I admit it. I never got the hang of Mary Queen of Scots. Not only was she not the only Mary to be queening away, but I got confused over relations with Elizabeth, as well. And perhaps so did she, judging by Theresa Breslin’s Spy For the Queen of Scots.
Whenever I heard the names of Bothwell or John Knox or even Darnley, I knew I recognised them. Could not have said quite what they did or who they were (surely Mary married one of them?), but all that has changed. Theresa has made people of the names from the history books, and I trust they will now remain with me, and I will always know who they were.
Not very nice, if looked at from Mary’s point of view. Hard to say if you’d look at them differently if you were Elizabeth, or someone.
I’m still hazy about some of the geography, but could easily picture Mary and her good (if fictional) friend Jenny at Holyrood or Stirling Castle.
The book starts and ends with Mary’s execution, which is a wise decision, since not all readers would know it would end in tears. The story starts in France just before Mary married the Dauphin, eventually becoming Queen of France. There is a poisoner about, and Jenny tries to protect her Queen and best friend.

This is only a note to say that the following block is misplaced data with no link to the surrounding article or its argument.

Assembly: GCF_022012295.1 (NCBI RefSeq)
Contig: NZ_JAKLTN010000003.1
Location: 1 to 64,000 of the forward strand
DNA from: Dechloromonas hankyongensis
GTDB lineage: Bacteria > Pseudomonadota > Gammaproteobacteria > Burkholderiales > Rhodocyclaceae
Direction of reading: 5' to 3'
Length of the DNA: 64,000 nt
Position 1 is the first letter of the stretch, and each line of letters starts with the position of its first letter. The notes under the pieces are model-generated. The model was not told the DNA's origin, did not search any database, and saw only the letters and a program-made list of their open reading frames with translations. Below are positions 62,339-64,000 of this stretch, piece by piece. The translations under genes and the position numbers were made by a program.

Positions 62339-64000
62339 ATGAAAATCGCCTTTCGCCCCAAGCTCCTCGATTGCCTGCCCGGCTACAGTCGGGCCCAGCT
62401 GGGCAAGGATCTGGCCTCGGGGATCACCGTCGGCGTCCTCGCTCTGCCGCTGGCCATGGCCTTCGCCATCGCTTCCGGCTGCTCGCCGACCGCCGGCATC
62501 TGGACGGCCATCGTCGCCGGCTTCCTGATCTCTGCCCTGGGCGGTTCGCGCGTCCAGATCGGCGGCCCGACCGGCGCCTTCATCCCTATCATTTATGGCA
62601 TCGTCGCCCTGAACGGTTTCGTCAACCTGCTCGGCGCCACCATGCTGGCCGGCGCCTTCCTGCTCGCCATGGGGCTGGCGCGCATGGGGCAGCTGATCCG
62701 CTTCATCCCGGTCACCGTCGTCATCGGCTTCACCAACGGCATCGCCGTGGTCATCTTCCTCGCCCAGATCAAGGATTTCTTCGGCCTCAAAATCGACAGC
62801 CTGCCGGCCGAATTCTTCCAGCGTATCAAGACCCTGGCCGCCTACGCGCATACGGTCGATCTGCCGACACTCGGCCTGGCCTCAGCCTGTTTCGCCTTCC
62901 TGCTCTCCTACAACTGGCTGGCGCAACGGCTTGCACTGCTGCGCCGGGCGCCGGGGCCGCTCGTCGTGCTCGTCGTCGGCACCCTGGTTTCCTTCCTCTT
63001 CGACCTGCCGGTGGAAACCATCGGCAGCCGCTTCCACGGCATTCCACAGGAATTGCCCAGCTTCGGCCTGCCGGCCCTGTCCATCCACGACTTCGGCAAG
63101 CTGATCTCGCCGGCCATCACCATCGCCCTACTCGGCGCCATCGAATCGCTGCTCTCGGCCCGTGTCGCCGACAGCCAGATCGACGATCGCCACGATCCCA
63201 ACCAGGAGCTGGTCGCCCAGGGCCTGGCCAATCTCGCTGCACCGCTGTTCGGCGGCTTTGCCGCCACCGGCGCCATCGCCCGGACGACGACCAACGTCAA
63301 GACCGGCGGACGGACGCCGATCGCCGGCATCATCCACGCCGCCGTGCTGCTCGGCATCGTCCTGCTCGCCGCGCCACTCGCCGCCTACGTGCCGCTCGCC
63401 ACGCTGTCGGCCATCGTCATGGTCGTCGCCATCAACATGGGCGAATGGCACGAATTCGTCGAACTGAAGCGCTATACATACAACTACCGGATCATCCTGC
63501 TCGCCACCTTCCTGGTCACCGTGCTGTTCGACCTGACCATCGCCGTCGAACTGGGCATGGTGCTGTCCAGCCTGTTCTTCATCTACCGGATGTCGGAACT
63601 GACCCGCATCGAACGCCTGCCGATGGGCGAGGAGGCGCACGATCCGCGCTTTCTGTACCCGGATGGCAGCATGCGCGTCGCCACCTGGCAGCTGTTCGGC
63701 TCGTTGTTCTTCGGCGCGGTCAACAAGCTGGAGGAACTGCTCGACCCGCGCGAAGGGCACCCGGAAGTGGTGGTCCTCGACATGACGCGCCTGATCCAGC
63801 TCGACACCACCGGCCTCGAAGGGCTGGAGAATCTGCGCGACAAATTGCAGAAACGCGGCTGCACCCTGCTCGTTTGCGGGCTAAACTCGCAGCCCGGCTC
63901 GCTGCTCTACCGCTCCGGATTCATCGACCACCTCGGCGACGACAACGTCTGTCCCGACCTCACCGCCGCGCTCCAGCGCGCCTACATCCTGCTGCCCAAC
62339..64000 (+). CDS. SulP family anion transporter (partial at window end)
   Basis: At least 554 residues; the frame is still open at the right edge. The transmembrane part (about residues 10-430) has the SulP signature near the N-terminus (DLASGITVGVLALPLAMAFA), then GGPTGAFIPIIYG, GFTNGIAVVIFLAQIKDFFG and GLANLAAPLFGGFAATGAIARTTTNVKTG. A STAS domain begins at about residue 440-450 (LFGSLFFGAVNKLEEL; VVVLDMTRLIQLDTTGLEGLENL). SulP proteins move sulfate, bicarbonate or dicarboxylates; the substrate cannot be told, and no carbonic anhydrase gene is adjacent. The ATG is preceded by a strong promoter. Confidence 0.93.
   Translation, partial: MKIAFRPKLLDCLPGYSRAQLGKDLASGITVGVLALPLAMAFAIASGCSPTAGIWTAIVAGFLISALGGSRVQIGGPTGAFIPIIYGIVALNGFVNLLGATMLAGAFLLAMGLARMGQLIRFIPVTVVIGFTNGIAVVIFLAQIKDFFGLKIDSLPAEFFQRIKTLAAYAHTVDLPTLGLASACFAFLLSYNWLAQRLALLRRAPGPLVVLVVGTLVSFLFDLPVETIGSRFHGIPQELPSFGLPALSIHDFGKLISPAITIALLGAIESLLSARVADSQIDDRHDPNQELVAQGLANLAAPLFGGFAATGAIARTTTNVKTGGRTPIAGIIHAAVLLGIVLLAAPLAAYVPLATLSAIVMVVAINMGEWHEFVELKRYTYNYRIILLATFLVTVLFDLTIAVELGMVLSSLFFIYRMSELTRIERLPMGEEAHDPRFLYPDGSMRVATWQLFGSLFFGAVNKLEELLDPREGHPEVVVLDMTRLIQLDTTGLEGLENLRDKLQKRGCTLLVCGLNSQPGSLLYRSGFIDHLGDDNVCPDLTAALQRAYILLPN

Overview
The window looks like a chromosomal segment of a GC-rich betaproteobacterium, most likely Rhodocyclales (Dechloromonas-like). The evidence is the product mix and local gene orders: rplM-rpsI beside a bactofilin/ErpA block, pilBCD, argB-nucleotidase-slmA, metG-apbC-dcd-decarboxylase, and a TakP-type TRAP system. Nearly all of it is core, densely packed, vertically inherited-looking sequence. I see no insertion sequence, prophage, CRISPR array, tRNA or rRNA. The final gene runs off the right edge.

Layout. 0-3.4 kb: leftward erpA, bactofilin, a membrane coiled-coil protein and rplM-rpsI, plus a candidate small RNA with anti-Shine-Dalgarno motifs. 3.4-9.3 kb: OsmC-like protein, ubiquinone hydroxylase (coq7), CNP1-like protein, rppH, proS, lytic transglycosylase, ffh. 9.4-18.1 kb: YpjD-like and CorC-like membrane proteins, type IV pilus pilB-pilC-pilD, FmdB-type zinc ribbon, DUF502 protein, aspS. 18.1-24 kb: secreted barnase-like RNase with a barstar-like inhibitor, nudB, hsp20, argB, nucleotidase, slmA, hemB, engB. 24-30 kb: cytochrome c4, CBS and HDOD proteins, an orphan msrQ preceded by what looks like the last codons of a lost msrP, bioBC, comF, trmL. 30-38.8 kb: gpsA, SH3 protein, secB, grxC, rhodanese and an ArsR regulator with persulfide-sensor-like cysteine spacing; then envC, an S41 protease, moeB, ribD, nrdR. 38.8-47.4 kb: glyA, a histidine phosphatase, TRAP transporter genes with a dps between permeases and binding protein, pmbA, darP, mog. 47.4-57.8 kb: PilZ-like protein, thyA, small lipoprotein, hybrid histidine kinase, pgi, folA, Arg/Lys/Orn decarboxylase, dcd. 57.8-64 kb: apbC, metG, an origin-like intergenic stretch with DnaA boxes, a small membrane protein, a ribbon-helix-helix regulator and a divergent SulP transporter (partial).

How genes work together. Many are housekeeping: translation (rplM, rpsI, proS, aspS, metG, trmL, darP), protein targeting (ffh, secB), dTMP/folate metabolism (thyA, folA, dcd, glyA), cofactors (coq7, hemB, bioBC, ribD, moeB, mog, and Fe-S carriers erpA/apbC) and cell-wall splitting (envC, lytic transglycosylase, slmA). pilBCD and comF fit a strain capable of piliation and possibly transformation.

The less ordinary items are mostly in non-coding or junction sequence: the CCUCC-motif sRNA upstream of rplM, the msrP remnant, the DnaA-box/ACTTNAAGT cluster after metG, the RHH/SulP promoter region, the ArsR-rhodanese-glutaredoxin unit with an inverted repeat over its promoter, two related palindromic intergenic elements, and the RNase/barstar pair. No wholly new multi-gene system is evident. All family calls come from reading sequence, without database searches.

Sir Duncan Alexander keeps popping up, and Jenny falls in love with him, but she’s never sure whose side he is on. After Mary is widowed they escape to Scotland, where there are even worse wasps’ nests of intrigue than in France. People change allegiance and kill each other at the drop of a hat.
Mary marries again. More than once. Jenny casts longing glances at Sir Duncan, and he at her, but theirs is a slow and uncertain love affair.
I reckon Spy For the Queen of Scots would do very well as a history book in schools. Perhaps with maps and a few other things to back up all the facts, and it should leave most pupils with a good understanding of what happened in the really distant olden days.
It’s interesting how excited you can get reading about imprisonment and escapes and feuds and conspiracies, and the odd poisoning, when you actually know how it must end. And Mary seems quite likeable. I even got the hang of her son James of the two different numbers. I mean I knew already, but now I also understand.
So glad you thought she was quite likeable Bookwitch!
Ooh, this one sounds like something I’ll buy. I’m a sucker for history books (though I admit that it took me most of my formative years to discern between Mary I and Mary QoS, and to realise that MoS was James I’s/VI’s mother!).
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